It will give you a greater sense of purpose knowing that you’re not stretching your mind trying to think of your next big idea simply for your own benefit, you’re doing it to create a better life for your family. You’ll take pride in eating healthier and taking better care of your body now because you want to live long enough to watch your child grow up and have kids of their own. Your maturity level will shine through when you’d much rather have movie night at home with the family on Saturday then party until Sunday with your boys. And wait until your child learns to walk, talk and further express their feelings, you’ll be just as in love with them as they are with you. Caring for others and being responsible builds character and will do wonders for your life as a man.
Preparing for fatherhood is about being emotionally available enough to give love and receive it. No child asks to be born into this world, they were all brought here, and it’s your responsibility to raise the children you make. Children need emotional support as well as financial support so be prepared emotionally and financially to provide. Furthermore, your duties as a parent don’t discontinue after a break-up; your duties as a father carry on for life. Even if you and the child’s mother aren’t together anymore, you should always be together in spirit for the sake of the child.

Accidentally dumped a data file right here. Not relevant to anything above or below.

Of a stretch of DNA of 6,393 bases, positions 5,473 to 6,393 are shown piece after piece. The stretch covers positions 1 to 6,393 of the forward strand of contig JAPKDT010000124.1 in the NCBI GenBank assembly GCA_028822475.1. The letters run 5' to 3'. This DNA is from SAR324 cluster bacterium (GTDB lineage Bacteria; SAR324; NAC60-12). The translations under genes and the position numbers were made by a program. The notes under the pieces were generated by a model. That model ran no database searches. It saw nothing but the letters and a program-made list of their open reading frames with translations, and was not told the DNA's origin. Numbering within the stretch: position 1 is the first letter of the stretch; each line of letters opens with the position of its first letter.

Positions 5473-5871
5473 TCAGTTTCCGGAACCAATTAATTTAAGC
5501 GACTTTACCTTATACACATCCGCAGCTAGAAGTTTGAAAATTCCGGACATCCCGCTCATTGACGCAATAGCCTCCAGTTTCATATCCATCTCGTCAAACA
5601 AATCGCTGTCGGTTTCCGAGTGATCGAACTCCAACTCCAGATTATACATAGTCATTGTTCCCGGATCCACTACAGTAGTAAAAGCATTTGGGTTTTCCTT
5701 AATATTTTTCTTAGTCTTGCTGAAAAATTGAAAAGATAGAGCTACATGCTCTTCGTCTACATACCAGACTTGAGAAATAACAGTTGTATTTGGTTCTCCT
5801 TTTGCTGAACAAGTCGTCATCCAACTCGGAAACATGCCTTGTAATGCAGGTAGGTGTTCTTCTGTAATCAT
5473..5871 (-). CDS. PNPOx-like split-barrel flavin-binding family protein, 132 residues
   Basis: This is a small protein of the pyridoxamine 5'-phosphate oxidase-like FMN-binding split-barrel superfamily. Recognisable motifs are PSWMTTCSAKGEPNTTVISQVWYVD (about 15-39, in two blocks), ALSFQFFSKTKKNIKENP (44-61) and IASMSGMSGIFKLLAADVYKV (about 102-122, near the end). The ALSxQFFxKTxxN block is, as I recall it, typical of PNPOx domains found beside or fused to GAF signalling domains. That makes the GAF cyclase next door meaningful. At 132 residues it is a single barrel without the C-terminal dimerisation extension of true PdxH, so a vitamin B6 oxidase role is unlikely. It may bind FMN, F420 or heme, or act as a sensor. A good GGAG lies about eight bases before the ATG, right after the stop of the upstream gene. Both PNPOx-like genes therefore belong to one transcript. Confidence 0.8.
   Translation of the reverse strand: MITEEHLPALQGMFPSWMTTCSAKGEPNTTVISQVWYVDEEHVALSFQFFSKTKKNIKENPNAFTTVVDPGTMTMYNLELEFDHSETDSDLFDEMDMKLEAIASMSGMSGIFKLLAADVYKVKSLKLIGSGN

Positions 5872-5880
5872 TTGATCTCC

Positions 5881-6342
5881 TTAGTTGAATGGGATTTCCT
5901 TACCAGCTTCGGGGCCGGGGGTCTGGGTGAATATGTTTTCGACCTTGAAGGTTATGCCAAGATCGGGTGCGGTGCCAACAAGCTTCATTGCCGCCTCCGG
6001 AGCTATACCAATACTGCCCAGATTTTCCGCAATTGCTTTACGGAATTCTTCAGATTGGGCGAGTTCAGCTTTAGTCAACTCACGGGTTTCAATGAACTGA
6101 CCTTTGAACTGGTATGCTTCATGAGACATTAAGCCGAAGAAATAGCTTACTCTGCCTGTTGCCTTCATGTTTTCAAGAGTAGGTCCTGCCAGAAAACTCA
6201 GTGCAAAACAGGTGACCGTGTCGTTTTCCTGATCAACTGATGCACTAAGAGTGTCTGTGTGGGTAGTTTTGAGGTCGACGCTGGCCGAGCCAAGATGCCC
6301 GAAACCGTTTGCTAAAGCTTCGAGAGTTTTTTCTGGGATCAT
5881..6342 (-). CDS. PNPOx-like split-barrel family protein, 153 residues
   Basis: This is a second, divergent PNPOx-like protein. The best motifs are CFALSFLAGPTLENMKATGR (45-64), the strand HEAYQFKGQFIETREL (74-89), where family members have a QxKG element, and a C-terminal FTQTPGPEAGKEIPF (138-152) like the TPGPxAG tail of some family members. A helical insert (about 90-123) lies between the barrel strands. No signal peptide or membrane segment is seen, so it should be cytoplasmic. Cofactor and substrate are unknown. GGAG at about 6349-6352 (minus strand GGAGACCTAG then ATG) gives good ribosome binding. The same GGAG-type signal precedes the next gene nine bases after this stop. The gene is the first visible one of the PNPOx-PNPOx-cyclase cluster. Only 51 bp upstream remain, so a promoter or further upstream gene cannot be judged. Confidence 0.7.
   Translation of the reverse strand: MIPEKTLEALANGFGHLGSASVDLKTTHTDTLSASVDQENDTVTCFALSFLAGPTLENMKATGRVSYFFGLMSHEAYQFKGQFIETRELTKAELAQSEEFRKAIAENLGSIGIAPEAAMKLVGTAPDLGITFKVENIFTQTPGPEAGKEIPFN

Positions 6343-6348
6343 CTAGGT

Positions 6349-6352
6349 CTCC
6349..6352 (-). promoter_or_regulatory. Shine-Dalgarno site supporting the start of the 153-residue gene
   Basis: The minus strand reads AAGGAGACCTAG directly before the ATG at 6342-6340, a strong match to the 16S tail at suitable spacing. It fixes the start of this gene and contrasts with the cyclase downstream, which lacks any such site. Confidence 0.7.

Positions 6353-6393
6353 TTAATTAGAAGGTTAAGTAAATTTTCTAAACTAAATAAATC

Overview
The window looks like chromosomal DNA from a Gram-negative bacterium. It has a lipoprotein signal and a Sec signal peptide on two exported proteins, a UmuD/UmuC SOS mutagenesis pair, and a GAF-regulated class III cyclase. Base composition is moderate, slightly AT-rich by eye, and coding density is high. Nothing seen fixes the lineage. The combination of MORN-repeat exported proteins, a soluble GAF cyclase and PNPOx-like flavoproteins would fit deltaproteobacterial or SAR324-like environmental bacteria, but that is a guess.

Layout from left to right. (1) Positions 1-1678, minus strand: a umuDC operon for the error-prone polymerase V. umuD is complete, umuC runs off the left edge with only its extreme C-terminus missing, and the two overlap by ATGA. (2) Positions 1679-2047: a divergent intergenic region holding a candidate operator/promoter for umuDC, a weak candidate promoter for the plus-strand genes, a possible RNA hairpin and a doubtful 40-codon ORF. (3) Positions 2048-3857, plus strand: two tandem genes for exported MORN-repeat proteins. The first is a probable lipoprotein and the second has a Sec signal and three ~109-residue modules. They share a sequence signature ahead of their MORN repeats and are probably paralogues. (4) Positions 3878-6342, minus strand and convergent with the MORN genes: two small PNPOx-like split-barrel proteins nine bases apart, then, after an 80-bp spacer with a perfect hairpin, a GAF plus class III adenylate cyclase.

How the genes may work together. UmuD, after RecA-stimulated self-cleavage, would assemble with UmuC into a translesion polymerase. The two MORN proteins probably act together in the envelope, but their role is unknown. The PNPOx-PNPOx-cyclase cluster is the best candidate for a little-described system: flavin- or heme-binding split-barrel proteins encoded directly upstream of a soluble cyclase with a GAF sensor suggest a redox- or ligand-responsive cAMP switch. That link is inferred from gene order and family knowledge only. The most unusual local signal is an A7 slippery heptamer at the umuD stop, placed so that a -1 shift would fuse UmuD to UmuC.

Your health is important and will have a huge impact on the level by which you are able to interact with your child. Your child will be young and full of life and will want you to engage and interact with them physically and emotionally. They will want to ride on your shoulders, have you spin them around, race them for miles, and the play fighting never gets old. Being in great physical shape will not only do wonders for your life, but it will also add tremendous value to the lives of your children.
Use discernment when choosing someone to have a child with because having a child is a life-long commitment. Make your best effort to have children with someone you love and can tolerate. The happier you are about your choice, the better you will treat yourself, the mother and the child. Peace of mind is the most important thing to have, especially in the home; it sets the tone by which you interact with others outside of the home. Be the best man you can be and you’ll attract the best woman, have the best relationship, and raise the best child. Be prepared!